Like everything else under Mike Ashley, Newcastle United left behind when it comes to women’s football
Women’s football made the headlines again this weekend.
The Tottenham Hotspur Stadium hosting a North London derby, Arsenal winning in front of a crowd of 38,262.
Meanwhile Everton beat Liverpool at Anfield, 23,500 watching on.
A new record was also set when Chelsea beat Man Utd, the game was sold out with 4,790 in attendance at Chelsea women’s team’s usual Kingsmeadow home stadium, as opposed to being played at Stamford Bridge or any other men’s first team stadium.
The women’s World Cup in France earlier this year saw massive crowds and coverage given to the tournament, producing what would at one time have been seen as staggering TV audiences.
Earlier this month a massive 77,768 watched the England women’s team take on Germany at Wembley.
It isn’t a case of it being women’s football competing with the men’s game, simply a case of it (women’s football) becoming more popular.
Women (you know, your sisters, daughters, mothers) now having a chance of making a career out of playing football, how good is that?
Even if you have zero interest in watching or reading about women’s football, you can’t deny that it is a forward step for more people to get a chance to play football, whether it be professionally or just for fun and/or go along and watch it.
Sadly, this is yet another chance passing Newcastle United by, under Mike Ashley.
There is a Newcastle United Women’s team who are allowed to use the club’s name and are now associated with the club’s stand alone charity, the Newcastle United Foundation. However, the support given to them is minimal compared to what is happening at other Premier League clubs.
This is no criticism of those directly involved, who are all doing their level best, only Mike Ashley is the one to blame.
Like so many other areas of Newcastle United, Ashley isn’t interested in long-term, or doing what is right for the community overall. The club regularly use the Newcastle United Foundation as a shield when accused of letting the community down but money/benefit/help from Mike Ashley and NUFC are minimal for the Foundation, compared to many of the Foundations at rival clubs.
Yes there might not be money to be made directly from women’s football at this moment in time for Premier League clubs.
However, other clubs look long-term and can see that it is a growing sport and one that is a really good fit as part of the overall health of the football club going forward. An investment now could/would see a financial return directly and/or indirectly in the future.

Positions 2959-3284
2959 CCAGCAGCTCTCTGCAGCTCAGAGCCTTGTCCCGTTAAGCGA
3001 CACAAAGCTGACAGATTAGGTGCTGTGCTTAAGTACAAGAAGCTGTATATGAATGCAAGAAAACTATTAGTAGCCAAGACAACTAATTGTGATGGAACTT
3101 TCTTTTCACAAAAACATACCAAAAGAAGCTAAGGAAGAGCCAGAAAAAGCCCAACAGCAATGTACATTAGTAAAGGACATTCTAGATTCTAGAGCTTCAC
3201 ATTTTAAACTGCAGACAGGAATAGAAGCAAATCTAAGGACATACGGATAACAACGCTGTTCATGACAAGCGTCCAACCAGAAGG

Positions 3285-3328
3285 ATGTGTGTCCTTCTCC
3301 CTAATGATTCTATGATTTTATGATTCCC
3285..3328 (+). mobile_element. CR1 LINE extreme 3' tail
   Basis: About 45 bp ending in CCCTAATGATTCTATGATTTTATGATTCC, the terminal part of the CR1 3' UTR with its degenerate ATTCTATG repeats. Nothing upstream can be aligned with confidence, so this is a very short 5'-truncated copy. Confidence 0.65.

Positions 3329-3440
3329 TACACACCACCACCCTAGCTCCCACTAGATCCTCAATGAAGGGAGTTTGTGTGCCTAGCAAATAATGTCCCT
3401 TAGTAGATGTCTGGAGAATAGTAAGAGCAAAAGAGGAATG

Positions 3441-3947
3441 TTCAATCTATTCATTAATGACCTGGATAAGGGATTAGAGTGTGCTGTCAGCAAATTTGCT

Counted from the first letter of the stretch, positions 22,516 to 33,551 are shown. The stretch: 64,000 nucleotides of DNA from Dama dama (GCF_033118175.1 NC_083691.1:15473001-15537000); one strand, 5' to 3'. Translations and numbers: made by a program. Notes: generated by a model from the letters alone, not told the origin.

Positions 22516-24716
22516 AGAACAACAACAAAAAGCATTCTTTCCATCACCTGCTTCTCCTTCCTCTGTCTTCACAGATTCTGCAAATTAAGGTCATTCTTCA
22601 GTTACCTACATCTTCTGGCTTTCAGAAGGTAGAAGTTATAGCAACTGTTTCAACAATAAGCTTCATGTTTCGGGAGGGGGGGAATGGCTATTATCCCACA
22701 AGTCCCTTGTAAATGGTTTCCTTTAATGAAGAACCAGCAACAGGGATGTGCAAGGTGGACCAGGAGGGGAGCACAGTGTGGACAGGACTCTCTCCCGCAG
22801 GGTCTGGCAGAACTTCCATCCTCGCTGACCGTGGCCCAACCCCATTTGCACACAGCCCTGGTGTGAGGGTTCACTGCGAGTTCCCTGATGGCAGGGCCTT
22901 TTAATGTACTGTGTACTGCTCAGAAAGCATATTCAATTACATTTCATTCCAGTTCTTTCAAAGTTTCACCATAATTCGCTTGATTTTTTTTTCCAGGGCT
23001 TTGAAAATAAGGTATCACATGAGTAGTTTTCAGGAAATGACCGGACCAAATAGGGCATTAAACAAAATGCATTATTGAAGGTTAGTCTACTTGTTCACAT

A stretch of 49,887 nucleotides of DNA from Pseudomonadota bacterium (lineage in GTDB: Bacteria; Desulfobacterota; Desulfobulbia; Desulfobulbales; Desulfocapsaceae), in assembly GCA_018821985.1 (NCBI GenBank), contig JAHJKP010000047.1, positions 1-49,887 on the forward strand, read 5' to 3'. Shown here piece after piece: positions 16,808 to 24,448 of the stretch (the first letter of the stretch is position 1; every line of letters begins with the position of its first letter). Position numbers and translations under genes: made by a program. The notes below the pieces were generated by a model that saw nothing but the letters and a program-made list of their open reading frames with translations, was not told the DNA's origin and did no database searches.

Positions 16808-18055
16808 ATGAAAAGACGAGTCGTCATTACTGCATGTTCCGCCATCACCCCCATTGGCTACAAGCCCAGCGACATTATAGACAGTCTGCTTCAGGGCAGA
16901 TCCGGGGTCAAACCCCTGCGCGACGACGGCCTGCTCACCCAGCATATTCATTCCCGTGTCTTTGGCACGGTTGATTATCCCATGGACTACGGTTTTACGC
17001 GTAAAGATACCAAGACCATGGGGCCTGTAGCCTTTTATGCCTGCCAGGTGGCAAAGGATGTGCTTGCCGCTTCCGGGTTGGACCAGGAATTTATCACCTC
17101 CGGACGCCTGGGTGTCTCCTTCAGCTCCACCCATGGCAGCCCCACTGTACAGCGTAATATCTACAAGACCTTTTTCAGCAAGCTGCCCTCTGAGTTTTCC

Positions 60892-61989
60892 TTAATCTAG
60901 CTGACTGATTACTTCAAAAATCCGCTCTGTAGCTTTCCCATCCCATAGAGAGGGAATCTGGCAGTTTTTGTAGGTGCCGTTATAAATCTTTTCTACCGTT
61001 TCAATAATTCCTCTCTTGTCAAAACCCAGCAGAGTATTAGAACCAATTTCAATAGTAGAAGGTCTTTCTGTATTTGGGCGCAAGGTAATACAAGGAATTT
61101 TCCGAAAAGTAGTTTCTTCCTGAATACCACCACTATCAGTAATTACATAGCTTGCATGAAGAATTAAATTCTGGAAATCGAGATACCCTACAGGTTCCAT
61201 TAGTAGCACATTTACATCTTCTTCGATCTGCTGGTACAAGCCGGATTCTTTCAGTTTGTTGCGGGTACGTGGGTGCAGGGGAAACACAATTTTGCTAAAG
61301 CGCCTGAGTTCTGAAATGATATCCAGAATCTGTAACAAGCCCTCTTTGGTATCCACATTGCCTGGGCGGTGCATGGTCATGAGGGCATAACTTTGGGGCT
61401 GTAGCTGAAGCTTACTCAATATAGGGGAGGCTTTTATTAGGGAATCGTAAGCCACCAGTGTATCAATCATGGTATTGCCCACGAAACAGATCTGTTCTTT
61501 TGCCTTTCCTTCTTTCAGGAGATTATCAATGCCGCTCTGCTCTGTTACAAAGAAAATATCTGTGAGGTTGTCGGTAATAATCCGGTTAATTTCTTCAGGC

These ‘one-off’ games at PL stadiums are increasing in number and whilst they may not be the norm at the moment, who knows in the future.
It is also surely food for thought that the 38,262 who turned up to watch the women’s North London derby at the weekend, is roughly the same number who turned up to see Steve Bruce’s team draw with Brighton earlier this season. The official number of tickets sold was higher but clearly less than 40,000 inside SJP, maybe even less than 38,262?
Yes money and support would have to be given to get things going in terms of boosting the Newcastle United Women’s team but it is minimal compared to the overall cash swilling around NUFC.
An extraordinary proportion of this year’s England World Cup team/squad were players from the north east, if Newcastle United had a properly supported women’s team then the sky would be the limit, rather than them having to move away from the region due to a lack of ambition locally…
Not exactly a new problem for north east football!
All of the ambitious clubs in the Premier League are doing their best to widen the appeal of their football clubs longer-term, whether it is increasing the capacity of their stadiums, developing state of the art training complexes, investing heavily in their academies, or yes, even investing in a successful women’s team set-up of the future.
At the moment Newcastle United Women’s team are playing in the fourth tier of the English league set-up.
They need and deserve the help to be one day fighting it out at the top, playing on occasion at St James Park in front of tens of thousand of people.
BBC Sport report:
More than 70,000 people turned out to celebrate women’s football weekend on what was described as an “absolutely momentous” day for the Women’s Super League.
Two WSL attendance records were broken on Sunday, as four out of six fixtures were played at men’s Premier League and Championship grounds.
Arsenal’s victory over north London rivals Tottenham was watched by a record 38,262 fans at Tottenham Hotspur Stadium, while Anfield, hosting its first-ever WSL match, welcomed 23,500 supporters for the Merseyside derby between Liverpool and Everton.
Chelsea’s home game against Manchester United at Kingsmeadow also saw a record crowd – the 4,790 sell-out was a new best for a WSL game held at a non-Premier League stadium.
“This is the progression of women’s football,” Tottenham co-head coach Karen Hills told BBC Sport. “If I’m honest, it shouldn’t be a moment – it should be something that hopefully becomes the norm.
“It’s absolutely momentous for those women. We want to see women playing in these big stadiums and we want to see these big crowds coming.
“Hopefully it won’t just be an occasion – it will be the norm for women’s football.”
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